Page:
No Comment — February 14, 2008, 11:30 am

Indeed, the Offender May Be Your Boss

The Department of Justice announced the following special course to staffers by special email; it was not included in the Continuing Legal Education course offerings that are available on-line. I wonder why?

The Office of Legal Education is pleased to announce that it is sponsoring a seminar entitled

“No Safe Haven: Investigating and Prosecuting Human Rights Violators in the United States”

The seminar will be held April 28-May 2, 2008, at the National Advocacy Center in Columbia, South Carolina. Lodging accommodations will be provided by the NAC.

Over the last several decades, different regions of the world have been struck by human rights violations including genocide, extrajudicial killing, war crimes, torture and persecution. Unfortunately, some of the perpetrators have gained entrance to the United States and acquired immigration benefits and even citizenship. Significant challenges are involved in successfully investigating and prosecuting the perpetrators of international human rights violations because the crimes were committed overseas, often years in the past and under conditions that vastly complicate the search for evidence and witnesses. Evidence and testimony are generally in foreign languages, witnesses often require protection or are inadmissible to the United States, and the meaning and credibility of evidence can be difficult to gauge without knowledge of the military, social and political context in which crimes occurred. This course provides tools to overcome these challenges with lessons taught by prosecutors, investigators and area specialists who have amassed evidence and built cases against human rights violators in U.S. and international courts. The course, which will involve dual track instruction for prosecutors and investigators, will instruct participants on recent conflicts that have produced large-scale human rights violations, the mechanics of overseas investigation, methodologies for researching and investigating human rights violations, and the use of criminal immigration charges and civil denaturalization in addition to substantive criminal charges to hold violators accountable, as well as other topics that frequently arise in human rights violator cases.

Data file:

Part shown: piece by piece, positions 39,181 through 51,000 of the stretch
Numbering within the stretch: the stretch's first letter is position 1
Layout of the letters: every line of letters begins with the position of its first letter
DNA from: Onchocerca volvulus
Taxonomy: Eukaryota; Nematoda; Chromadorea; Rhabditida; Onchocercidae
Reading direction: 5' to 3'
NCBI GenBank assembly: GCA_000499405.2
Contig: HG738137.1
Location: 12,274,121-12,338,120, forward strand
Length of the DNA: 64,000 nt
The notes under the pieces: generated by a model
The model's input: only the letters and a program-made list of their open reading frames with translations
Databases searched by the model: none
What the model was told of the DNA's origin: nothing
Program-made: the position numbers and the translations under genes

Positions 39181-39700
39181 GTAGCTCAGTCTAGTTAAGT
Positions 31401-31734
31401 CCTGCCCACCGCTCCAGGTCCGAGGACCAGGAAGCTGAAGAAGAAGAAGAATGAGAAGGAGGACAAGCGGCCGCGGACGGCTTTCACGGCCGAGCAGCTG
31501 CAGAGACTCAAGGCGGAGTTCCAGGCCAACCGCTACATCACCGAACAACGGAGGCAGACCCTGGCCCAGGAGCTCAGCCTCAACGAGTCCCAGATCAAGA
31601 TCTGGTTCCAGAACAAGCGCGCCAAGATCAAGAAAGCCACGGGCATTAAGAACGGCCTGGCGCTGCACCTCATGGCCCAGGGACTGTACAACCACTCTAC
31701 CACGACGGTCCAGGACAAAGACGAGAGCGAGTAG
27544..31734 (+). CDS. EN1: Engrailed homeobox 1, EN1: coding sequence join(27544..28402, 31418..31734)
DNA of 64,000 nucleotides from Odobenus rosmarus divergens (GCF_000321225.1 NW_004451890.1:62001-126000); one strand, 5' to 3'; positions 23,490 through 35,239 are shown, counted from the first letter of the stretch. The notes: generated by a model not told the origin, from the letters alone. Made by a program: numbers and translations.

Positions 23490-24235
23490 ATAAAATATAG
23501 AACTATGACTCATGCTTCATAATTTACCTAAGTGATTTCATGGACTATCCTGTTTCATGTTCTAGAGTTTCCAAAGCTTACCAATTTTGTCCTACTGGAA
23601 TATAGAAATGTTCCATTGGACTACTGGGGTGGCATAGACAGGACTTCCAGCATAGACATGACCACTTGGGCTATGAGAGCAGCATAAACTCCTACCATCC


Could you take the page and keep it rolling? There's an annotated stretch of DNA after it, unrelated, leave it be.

Indeed, some of the perpetrators have not just gained entrance to the United States and acquired citizenship, some of them are senior officials of the Department of Justice. Steven Bradbury and John Yoo, for instance, are probable target for criminal proceedings in the not too distant future, and a growing number of foreign prosecutors who track human rights matters are busy now preparing their dossiers with the names of U.S. Justice Department officials deemed appropriate for apprehension and prosecution in the not too distant future. It’s not the career staff who need this training, I fear, but the political hacks who rule the roost. But their day of reckoning is drawing near.

Share
Single Page

More from Scott Horton:

No Comment, Six Questions June 4, 2014, 8:00 am

Uncovering the Cover Ups: Death Camp in Delta

Mark Denbeaux on the NCIS cover-up of three “suicides” at Guantánamo Bay Detention Camp

From the June 2014 issue

The Guantánamo “Suicides,” Revisited

A missing document suggests a possible CIA cover-up

No Comment March 28, 2014, 12:32 pm

Scott Horton Debates John Rizzo on Democracy Now!

On CIA secrecy, torture, and war-making powers

Get access to 164 years of
Harper’s for only $39.99

United States Canada

CATEGORIES

THE CURRENT ISSUE

October 2014

Cassandra Among the
Creeps

= Subscribers only.
Sign in here.
Subscribe here.

“Today Is Better Than Tomorrow”

= Subscribers only.
Sign in here.
Subscribe here.

PBS Self-Destructs

= Subscribers only.
Sign in here.
Subscribe here.

The Monkey Did It

= Subscribers only.
Sign in here.
Subscribe here.

view Table Content

FEATURED ON HARPERS.ORG

Post
"In mid-August, hundreds of displaced Christians who had fled to Erbil were moved by Kurdish authorities into the concrete shell of a half-built mall. "
Photograph by Sebastian Meyer
Article
“Today Is Better Than Tomorrow”·

= Subscribers only.
Sign in here.
Subscribe here.

“Iraq has every disease there is; its mind is deranged with too many voices, its organs corrupted, its limbs only long enough to tear at its own body.”
Photograph by Benjamin Busch
Post
Flying Blind·

= Subscribers only.
Sign in here.
Subscribe here.

“President Obama’s war against the Islamic State will represent, by a rough count, the eighth time the U.S. air-power lobby has promised to crush a foe without setting boot or foot on the ground.”
Article
The Monkey Did It·

= Subscribers only.
Sign in here.
Subscribe here.

“In Murakami’s fiction, what presents itself as a key reveals itself simultaneously to be a keyhole.”
Illustration by Steven Dana
Article
PBS Self-Destructs·

= Subscribers only.
Sign in here.
Subscribe here.

“The present state of PBS, the result of built-in deficiencies and ideological conflicts, was almost an inevitability.”
Illustration by Thomas Allen

Estimated percentage of U.S. gasoline consumption that occurs during traffic jams:

4

In India, 1.8 million female children were estimated to have died between 1985 and 2005 as an indirect result of domestic violence against their mothers; the boys of abused mothers were not at increased risk of death.

Vanilla latte and lemon pound cake continued to be the best-selling items at the Starbucks at CIA headquarters, where baristas do not write customers’ names on their cups.

Subscribe to the Weekly Review newsletter. Don’t worry, we won’t sell your email address!

HARPER’S FINEST

In Praise of Idleness

By

I hope that after reading the following pages the leaders of the Y. M. C. A. will start a campaign to induce good young men to do nothing. If so, I shall not have lived in vain.

Subscribe Today